Air Force officer and political science alumnus to study U.S.-Canada relations on Fulbright
By Mary-Kathryn Craft, firstname.lastname@example.org, 803-576-6195
From tariff clashes to leaders trading barbs on the global stage, recent political tension has strained the once-friendly relationship between the United States and our neighbor to the north.
But for University of South Carolina alumnus James Anderson, the current political climate provides a wealth of ideas to explore as he prepares to spend the next year in Canada as part of a Fulbright Scholarship.
“I always wanted to study a country I had never previously researched and really try to understand an ally, investigating any gaps and schisms,” says Anderson, who will begin studying at Queen’s University in Kingston, Ontario, in September. “When I wrote the Fulbright proposal, I had no idea the current events would evolve like they have. It’s interesting how things always come back around.”
A 2015 graduate of the College of Arts and Sciences, Anderson earned a bachelor’s degree in political science and was part of the Air Force ROTC. Before enrolling at Carolina, the Columbia, South Carolina, native served four years in the Air Force including deployment to Kandahar, Afghanistan. Anderson says his time as an enlisted soldier sparked an interest in political science and U.S. foreign policy.
“I wanted to answer the question of why we were in Afghanistan,” he says. “When I got to USC it was on the heels of the 2012 election cycle, and I took a couple of American politics classes and a contemporary foreign policy class that really opened my eyes. I was amazed by our country’s foreign policy and the different ways we use soft power and hard power throughout the world.”
As a student, Anderson also recognized the importance of the connection between veterans and the university.
“I had this thought while running on the treadmill at midnight — how am I, as a Gamecock, going to keep in touch with the university when I go back on active duty?” he says. “A lot of military members lose touch with the Gamecock nation once they are on active duty. It’s important to bridge that gap.”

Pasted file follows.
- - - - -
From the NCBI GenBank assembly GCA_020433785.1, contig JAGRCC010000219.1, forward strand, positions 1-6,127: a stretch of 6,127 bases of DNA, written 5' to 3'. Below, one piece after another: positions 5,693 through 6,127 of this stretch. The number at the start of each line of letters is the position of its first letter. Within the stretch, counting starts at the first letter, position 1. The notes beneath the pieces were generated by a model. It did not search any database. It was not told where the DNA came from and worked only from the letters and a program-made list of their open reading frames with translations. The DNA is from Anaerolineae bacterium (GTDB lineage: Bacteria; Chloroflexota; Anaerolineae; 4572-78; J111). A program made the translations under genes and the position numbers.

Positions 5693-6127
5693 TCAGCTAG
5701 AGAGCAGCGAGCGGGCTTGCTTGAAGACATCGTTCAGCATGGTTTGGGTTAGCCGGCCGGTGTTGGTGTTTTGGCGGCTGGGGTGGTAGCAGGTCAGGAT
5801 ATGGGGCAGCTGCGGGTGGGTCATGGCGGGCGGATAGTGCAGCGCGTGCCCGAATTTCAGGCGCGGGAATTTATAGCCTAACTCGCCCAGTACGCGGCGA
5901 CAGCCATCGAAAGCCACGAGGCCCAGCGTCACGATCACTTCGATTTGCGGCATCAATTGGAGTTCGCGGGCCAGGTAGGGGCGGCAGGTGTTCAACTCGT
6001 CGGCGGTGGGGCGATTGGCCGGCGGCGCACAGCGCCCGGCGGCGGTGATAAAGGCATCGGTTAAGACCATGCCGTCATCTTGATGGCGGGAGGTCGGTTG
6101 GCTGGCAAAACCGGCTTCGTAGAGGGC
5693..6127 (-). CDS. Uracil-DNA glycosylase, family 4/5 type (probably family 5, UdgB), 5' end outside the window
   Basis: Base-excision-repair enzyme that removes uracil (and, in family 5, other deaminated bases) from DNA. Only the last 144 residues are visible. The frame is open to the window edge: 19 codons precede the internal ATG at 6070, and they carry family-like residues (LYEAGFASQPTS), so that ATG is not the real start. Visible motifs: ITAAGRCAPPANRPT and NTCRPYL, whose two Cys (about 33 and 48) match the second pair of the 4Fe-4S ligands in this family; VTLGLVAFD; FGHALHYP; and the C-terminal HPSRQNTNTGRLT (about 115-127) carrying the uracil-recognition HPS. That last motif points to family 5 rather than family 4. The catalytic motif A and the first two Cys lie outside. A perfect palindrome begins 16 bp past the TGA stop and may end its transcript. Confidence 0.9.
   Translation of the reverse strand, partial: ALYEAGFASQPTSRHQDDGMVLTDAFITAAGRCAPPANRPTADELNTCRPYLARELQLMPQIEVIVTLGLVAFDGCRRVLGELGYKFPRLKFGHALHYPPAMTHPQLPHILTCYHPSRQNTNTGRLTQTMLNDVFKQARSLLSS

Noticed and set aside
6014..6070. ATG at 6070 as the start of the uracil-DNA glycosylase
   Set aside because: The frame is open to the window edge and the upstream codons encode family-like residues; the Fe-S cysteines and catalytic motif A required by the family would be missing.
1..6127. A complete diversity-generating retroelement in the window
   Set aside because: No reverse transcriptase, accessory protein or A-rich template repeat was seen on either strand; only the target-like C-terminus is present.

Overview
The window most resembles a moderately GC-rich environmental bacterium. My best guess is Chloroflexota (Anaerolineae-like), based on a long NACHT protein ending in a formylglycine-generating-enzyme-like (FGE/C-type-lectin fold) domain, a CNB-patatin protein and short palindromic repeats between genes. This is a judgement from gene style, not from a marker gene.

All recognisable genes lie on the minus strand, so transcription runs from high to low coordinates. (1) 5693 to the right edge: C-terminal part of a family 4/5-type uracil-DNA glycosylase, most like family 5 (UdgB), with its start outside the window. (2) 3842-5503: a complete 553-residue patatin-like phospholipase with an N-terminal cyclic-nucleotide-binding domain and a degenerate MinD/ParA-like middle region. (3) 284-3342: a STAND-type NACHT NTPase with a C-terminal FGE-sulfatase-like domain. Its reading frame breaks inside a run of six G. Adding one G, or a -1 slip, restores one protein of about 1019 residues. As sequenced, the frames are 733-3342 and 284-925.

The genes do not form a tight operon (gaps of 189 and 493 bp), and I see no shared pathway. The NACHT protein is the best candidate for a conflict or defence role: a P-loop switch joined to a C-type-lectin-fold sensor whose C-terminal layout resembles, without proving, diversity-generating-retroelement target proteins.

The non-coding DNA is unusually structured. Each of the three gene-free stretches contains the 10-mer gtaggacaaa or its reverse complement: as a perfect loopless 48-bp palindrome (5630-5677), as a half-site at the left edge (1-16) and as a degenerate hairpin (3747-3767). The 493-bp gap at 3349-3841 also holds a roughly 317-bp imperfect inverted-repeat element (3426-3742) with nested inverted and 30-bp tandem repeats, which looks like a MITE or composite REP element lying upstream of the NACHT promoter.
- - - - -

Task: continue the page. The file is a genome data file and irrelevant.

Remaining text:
With that in mind, Anderson worked with the My Carolina Alumni Association to launch the Veterans Alumni Council. Collaborating with both association leadership and his fellow Gamecock veterans to see the idea to fruition was one of his most rewarding experiences.
There’s something special about some of the professors I had at Carolina that really sparked my interest in international affairs. It established a base level of understanding about history, politics and how countries interact. At the same time, I have an inquisitive factor that has grown over time, and it all started right there in Gambrell Hall.
James Anderson, 2015 political science graduate and Air Force intelligence officer
Because of his time at Carolina, Anderson now constantly looks for challenges and new opportunities. After graduating, he returned to active duty in the Air Force, completed a master’s in international relations at American University and now serves as an intelligence officer at Langley Air Force Base in Virginia. In January, he joined the Defense Council’s Truman National Security Project in Washington, D.C.
Thanks to encouragement from a South Carolina friend in Washington and support from the university’s Office of Fellowships and Scholar Programs, Anderson decided to apply for the Fulbright program. He also credits recommendation letters from former professors Josef Olmert and Dik Daso and one from Jack Claypoole, who he got to know well via My Carolina while working on the Veterans Alumni Council. Anderson says his successful Fulbright process is an example of the power of the Gamecock network at its finest.
Perseverance and willingness to try something new are qualities he honed at Carolina.
“Without my political science degree, I don’t think I could have gotten to the point where I am today,” Anderson says. “There’s something special about some of the professors I had at Carolina that really sparked my interest in international affairs. It established a base level of understanding about history, politics and how countries interact. At the same time, I have an inquisitive factor that has grown over time, and it all started right there in Gambrell Hall.”
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